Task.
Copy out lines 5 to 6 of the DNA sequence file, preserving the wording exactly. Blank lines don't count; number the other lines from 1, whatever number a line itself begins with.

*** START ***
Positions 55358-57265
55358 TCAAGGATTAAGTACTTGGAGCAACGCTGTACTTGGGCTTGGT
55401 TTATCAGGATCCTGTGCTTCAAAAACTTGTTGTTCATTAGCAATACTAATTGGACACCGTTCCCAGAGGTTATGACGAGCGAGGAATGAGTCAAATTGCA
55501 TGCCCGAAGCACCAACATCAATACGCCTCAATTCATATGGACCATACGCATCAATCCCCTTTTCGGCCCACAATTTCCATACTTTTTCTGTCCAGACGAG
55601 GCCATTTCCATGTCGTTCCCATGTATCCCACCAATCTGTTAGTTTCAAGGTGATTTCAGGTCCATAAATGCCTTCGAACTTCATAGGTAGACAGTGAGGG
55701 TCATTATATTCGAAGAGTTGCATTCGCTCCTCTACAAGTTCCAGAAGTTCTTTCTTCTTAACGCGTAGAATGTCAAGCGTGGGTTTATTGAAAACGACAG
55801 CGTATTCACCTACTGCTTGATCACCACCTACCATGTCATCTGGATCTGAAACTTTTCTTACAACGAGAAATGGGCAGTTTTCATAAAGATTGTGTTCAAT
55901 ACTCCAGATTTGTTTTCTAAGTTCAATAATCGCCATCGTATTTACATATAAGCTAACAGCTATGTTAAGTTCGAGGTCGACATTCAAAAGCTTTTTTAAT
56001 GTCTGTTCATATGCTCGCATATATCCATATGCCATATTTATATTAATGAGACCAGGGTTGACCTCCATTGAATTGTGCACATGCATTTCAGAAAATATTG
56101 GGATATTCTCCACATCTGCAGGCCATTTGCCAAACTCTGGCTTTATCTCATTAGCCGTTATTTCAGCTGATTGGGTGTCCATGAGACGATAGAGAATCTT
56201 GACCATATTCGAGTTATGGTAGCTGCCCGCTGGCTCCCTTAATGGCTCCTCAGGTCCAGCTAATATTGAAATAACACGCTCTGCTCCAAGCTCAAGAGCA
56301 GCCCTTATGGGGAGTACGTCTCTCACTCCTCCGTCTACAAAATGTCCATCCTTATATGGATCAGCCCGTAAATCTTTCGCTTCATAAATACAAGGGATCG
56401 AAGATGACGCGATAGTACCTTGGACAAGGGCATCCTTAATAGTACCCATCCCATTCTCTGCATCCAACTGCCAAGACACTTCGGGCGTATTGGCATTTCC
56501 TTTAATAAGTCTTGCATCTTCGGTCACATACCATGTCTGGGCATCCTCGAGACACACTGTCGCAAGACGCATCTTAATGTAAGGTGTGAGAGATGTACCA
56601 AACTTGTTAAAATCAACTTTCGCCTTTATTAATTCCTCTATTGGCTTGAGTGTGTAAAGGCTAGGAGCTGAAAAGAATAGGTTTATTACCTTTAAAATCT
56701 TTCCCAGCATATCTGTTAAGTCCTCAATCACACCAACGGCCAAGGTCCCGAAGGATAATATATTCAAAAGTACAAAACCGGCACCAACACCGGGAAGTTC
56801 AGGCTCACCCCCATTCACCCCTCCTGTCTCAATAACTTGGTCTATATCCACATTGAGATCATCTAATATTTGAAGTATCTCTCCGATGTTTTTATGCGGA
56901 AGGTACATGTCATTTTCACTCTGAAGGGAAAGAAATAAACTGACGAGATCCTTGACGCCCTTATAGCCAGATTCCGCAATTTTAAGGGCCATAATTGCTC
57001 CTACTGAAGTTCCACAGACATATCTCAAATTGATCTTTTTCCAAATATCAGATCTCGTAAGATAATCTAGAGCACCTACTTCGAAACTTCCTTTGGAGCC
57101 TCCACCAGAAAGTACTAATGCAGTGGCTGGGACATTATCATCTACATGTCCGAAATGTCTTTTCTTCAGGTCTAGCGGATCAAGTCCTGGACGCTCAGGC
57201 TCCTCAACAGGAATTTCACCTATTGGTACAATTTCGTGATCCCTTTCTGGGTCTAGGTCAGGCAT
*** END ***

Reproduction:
55601 GCCATTTCCATGTCGTTCCCATGTATCCCACCAATCTGTTAGTTTCAAGGTGATTTCAGGTCCATAAATGCCTTCGAACTTCATAGGTAGACAGTGAGGG
55701 TCATTATATTCGAAGAGTTGCATTCGCTCCTCTACAAGTTCCAGAAGTTCTTTCTTCTTAACGCGTAGAATGTCAAGCGTGGGTTTATTGAAAACGACAG